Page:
Yes, we are taught that it's a sin to waste. Call me a sinner.
The green bean comes with too much baggage for me to eat with the exception of the fried green bean appitizer served at Porter's in Raleigh.
Why is this, you might ask.
The summer my dad left toward the mid-70s, we had a large garden beside the house with maybe a quarter acre of green beans.
My mother saw this garden as our salvation. We won't go hungry, she said. We have beans, and we'll can them as insurance against hard times.
Every morning that summer, we picked green beans. Every afternoon, we snapped them. Every evening, we canned them.
When Bro and I shirked our duty, she worked alone, back bent in the morning, back hunched in the afternoon, back aching in silence in the evening.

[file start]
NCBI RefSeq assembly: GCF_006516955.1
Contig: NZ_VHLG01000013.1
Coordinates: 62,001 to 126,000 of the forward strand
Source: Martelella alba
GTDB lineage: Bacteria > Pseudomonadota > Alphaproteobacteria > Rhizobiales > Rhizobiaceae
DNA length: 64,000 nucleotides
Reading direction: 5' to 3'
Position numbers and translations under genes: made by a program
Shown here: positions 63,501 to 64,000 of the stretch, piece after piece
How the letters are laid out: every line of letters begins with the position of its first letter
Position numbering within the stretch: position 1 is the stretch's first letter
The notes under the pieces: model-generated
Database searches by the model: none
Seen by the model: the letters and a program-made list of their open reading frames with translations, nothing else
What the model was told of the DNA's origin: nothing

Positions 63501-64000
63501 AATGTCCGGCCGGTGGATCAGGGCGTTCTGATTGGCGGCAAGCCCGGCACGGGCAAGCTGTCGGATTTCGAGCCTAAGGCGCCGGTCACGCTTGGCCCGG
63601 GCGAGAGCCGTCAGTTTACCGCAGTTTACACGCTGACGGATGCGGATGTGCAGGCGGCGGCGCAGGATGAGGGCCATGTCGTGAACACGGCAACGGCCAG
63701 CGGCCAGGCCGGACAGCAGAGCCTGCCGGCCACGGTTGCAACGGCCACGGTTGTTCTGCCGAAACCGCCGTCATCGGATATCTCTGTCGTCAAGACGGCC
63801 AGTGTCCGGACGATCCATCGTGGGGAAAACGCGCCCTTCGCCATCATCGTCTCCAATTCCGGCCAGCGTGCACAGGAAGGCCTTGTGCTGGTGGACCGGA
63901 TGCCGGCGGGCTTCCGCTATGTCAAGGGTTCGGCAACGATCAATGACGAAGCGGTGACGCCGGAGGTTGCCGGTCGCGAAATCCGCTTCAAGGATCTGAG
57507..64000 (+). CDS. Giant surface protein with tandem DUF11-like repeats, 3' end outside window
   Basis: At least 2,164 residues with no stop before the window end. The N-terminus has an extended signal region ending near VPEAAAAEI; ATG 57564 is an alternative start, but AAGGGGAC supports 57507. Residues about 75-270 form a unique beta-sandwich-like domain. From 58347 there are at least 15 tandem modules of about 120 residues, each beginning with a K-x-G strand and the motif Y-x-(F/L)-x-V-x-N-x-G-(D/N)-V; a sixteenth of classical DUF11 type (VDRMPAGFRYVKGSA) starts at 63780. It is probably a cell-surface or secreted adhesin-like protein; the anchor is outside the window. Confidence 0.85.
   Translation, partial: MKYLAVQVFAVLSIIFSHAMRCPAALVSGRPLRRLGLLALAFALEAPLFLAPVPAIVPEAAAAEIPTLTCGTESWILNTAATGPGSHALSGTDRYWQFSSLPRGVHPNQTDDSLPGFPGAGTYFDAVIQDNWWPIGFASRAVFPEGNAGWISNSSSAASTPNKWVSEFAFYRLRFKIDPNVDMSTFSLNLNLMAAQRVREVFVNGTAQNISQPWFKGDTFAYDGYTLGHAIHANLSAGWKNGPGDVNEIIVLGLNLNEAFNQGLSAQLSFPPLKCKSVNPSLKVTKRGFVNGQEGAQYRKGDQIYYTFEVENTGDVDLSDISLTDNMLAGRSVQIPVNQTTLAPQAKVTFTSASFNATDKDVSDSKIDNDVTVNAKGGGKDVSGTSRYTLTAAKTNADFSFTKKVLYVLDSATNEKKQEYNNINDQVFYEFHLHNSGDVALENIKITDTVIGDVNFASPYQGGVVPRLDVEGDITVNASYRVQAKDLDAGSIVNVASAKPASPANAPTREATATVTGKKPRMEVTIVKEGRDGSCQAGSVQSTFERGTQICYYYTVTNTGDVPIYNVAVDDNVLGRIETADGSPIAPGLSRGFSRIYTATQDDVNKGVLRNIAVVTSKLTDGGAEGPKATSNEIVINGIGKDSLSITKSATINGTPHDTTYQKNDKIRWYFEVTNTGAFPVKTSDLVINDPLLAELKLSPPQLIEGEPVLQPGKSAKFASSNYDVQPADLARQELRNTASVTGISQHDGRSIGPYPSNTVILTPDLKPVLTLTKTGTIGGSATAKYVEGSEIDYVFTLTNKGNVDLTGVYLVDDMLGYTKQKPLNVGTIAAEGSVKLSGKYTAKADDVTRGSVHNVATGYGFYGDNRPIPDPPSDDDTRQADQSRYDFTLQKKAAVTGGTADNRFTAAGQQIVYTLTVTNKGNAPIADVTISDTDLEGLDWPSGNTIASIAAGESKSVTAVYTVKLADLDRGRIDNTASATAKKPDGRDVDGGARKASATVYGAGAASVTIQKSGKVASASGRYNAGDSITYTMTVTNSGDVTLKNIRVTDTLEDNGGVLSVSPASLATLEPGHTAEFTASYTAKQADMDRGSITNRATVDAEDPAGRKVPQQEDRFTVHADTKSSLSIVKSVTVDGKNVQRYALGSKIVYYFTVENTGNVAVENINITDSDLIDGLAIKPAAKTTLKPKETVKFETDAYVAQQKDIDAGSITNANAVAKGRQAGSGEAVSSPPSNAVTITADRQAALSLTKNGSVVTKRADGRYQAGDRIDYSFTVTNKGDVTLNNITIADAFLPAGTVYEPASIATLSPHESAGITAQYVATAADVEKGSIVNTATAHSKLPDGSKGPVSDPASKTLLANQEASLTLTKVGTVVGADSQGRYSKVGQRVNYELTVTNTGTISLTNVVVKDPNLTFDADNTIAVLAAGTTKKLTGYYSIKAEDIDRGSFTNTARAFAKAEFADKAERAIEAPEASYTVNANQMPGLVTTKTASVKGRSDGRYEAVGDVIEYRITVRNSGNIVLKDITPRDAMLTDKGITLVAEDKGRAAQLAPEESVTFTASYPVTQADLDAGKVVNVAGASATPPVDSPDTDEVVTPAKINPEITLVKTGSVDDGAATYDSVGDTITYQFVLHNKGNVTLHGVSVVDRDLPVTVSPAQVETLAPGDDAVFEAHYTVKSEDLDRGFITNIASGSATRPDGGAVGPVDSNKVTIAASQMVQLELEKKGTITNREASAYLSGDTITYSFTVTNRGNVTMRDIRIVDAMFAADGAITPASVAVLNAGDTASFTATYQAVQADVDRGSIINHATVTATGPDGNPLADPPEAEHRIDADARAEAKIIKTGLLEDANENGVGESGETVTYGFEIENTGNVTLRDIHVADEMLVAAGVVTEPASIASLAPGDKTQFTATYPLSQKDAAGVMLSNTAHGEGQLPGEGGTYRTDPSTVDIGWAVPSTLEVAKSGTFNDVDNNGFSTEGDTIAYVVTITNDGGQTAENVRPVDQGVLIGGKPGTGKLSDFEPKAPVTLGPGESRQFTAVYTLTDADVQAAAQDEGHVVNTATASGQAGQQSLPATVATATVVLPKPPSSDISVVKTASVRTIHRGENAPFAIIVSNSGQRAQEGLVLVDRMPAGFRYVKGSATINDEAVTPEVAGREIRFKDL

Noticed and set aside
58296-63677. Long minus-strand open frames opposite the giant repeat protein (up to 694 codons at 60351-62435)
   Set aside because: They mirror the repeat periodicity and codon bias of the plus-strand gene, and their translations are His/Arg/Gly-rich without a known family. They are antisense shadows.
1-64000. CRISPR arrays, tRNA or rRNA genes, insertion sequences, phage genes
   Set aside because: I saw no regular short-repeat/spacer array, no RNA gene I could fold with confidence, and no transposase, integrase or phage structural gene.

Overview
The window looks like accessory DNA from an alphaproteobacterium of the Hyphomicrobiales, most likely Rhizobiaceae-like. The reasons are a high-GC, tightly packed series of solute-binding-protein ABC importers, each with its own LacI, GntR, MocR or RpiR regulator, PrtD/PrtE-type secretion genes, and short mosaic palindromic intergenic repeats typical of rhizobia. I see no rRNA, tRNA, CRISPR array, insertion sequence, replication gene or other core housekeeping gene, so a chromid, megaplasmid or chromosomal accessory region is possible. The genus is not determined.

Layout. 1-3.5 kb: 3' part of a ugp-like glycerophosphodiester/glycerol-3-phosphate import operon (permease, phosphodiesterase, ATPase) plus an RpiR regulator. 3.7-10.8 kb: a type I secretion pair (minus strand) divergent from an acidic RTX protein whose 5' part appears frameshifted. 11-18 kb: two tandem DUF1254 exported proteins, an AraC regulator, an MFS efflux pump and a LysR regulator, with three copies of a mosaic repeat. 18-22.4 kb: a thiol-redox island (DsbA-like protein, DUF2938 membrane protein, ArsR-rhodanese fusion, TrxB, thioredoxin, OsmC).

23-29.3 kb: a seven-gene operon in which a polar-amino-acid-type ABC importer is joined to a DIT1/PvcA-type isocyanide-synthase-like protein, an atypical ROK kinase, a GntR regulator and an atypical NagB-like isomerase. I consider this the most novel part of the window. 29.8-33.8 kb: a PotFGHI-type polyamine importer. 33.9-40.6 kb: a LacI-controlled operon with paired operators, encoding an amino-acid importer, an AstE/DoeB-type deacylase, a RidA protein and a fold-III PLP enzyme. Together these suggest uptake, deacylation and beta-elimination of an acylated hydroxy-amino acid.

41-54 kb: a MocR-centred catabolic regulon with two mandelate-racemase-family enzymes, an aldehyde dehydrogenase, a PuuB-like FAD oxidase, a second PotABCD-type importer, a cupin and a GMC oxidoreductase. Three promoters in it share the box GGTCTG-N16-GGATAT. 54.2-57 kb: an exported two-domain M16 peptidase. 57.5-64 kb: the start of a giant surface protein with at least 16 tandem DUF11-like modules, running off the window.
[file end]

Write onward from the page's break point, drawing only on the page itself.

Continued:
She only asked us but once to help, and she never paused in her mission.
Mama had known hunger as a child, and remember that hunger is far different than being hungry.
By the end of summer, Mama had canned several hundred quarts of green beans.
For easily two decades, my every visit home was ended with the gift of a few quarts of green beans. I took them with a hug and thanks, dumped them out in silence later, and returned the empty jars on the next visit.
I do not think any one garden has ever offered such a bounty of green beans.
She also loved yellow roses with a blush of red, but that summer, the roses went fallow.
This one's for Mama.
-- Posted from a mobile device